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Differentiate between well-being and wellness

Let's know the differences in well-being and how to get the most out of it

Well-being and wellness are synonymous since they are essential to leading a healthy and happy life. While well-being is more holistic and encompasses various aspects of life, such as physical, mental, social, emotional and financial wellness, health is more action-oriented. It involves following a healthy lifestyle through mindfulness, regular physical activity, and preventive wellness screenings.

 Employers have recognized their pivotal role in helping employees reduce unhealthy behaviors and promote wellness through workplace wellness programs. This is not just a trend but a promising shift in the corporate landscape. A study by the RAND Corporation, a renowned independent research institution, revealed that between 85% and 91% of US companies with 1,000 or more employees have embraced these programs. In recent years, employers have also acknowledged the significance of employee mental wellness as a positive outcome for well-being. Many insurance programs now cover mental health services, and employers have included them in their benefits package, demonstrating a proactive response to the current high demand for mental health care.




To date, five elements of well-being have been identified as contributing to a prosperous life: professional, social, financial, physical, and community wellness. Each of these elements plays a vital role in leading a successful life. Poor employee well-being can substantially negatively impact employee engagement, productivity, and performance and ultimately affect the organization's bottom line.

 Wellness issues are typically related to physical wellness and often indicate an imbalance caused by lifestyle, genes, or environment. They range from common wellness problems, such as seasonal allergies and obesity, to emerging wellness problems, such as gluten sensitivity and sugar intake. Those who only thrive physically are likelier to miss work, file a workers' compensation claim, look for a new employer, or change jobs. In light of these factors, it is a fact that measuring physical health is insufficient to determine employee productivity and workplace satisfaction.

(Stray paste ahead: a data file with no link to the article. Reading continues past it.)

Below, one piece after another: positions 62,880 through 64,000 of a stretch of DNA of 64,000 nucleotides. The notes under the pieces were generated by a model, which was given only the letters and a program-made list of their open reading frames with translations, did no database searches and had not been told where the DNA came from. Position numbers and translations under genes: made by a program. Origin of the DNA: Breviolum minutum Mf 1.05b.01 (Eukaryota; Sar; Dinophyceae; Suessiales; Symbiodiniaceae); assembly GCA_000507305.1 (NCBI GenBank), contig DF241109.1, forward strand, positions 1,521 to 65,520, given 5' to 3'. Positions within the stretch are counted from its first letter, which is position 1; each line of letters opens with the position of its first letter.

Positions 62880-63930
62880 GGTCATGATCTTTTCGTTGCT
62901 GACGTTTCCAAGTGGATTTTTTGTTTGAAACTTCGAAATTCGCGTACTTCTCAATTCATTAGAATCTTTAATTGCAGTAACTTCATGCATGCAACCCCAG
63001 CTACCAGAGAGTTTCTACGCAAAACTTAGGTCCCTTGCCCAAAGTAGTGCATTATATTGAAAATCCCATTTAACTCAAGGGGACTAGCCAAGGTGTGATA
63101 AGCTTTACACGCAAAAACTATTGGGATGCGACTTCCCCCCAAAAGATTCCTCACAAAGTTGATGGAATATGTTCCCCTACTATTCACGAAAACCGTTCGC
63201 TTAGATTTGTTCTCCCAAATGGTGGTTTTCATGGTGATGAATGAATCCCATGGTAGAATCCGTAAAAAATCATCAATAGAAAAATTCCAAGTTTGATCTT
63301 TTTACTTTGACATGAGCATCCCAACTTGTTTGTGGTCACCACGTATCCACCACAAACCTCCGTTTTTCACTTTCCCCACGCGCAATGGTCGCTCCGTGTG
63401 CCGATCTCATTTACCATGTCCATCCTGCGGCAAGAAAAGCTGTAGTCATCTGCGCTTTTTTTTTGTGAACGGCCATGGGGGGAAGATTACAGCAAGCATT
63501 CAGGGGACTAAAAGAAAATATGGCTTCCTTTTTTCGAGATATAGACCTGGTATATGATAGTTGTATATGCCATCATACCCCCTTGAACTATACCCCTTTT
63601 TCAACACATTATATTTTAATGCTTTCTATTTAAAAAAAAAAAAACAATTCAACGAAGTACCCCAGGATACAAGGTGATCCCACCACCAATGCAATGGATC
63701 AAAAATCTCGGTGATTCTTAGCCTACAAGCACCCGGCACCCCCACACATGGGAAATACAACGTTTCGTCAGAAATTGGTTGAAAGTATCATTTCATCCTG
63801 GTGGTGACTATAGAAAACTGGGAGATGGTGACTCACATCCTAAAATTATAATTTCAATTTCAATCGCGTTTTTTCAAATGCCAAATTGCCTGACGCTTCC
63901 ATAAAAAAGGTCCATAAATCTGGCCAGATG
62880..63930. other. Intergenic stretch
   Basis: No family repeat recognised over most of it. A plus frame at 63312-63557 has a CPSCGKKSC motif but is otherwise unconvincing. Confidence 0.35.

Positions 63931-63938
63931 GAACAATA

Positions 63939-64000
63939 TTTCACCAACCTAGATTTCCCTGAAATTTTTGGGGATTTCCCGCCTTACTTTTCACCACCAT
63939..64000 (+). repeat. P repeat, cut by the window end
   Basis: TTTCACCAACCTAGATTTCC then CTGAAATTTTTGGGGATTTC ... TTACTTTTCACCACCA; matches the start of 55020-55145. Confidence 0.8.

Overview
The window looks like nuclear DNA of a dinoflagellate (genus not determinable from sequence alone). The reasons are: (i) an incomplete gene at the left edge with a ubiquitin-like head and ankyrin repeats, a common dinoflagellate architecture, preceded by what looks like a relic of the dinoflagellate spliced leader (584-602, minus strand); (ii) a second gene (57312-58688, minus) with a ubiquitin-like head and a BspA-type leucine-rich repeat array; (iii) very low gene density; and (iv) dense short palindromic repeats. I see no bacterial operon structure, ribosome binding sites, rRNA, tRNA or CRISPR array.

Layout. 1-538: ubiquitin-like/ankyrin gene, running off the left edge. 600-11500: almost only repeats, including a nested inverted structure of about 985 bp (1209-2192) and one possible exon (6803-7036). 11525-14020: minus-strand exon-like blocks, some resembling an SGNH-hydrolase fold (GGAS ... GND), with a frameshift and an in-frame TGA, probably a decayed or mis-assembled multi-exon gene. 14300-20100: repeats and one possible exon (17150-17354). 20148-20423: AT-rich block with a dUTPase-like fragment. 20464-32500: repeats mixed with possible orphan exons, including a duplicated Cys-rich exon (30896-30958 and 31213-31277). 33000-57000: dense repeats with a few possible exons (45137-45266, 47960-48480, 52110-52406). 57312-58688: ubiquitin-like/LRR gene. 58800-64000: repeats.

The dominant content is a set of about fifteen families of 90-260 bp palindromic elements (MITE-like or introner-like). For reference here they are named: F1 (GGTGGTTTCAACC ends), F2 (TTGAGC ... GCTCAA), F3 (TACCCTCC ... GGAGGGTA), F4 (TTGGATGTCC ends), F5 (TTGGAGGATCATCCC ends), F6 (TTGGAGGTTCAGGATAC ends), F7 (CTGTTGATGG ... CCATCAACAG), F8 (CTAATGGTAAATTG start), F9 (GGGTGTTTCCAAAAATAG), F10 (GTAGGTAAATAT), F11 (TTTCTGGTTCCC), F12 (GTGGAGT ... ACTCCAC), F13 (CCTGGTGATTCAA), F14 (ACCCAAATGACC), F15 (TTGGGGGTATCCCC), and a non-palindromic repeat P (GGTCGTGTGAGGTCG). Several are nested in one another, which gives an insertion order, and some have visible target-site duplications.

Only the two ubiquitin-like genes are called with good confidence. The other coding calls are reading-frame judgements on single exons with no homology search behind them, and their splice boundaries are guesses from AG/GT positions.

Wellness is a powerful indicator of how things are going for individuals; its benefits are self-explanatory, from feeling confident and fulfilled to improving relationships, aging gracefully and living a longer, happier life. However, wellness problems are diverse and involve a vital mental/emotional component. Financial stress, burnout from overwork, social isolation, difficult living conditions or illness can affect a person's well-being. It is essential to care for and cultivate wellness through exercise, a healthy diet, supplements, and developing skills, hobbies and relationships that encourage a feeling of happiness and fulfillment.

 Offering a workplace wellness program is a step in the right direction, but it's not a magic bullet. Recent surveys show that only 24% of employees participate in the wellness programs offered by their companies. The impact of wellness programs depends significantly on the quality and nuances of the program and the underlying organizational culture. It's not just about ticking a box but about fostering a supportive work environment that encourages and supports healthy habits. This is a shared responsibility that can significantly enhance employee well-being and wellness.



Well-being and wellness are not just buzzwords but the cornerstones of a healthy and happy life. Employers have a mission, not just a duty, to promote employee well-being and create a supportive work environment. Individuals and organizations can significantly improve their wellness, happiness, and productivity by prioritizing well-being. It's not a luxury but a necessity in today's fast-paced and demanding world.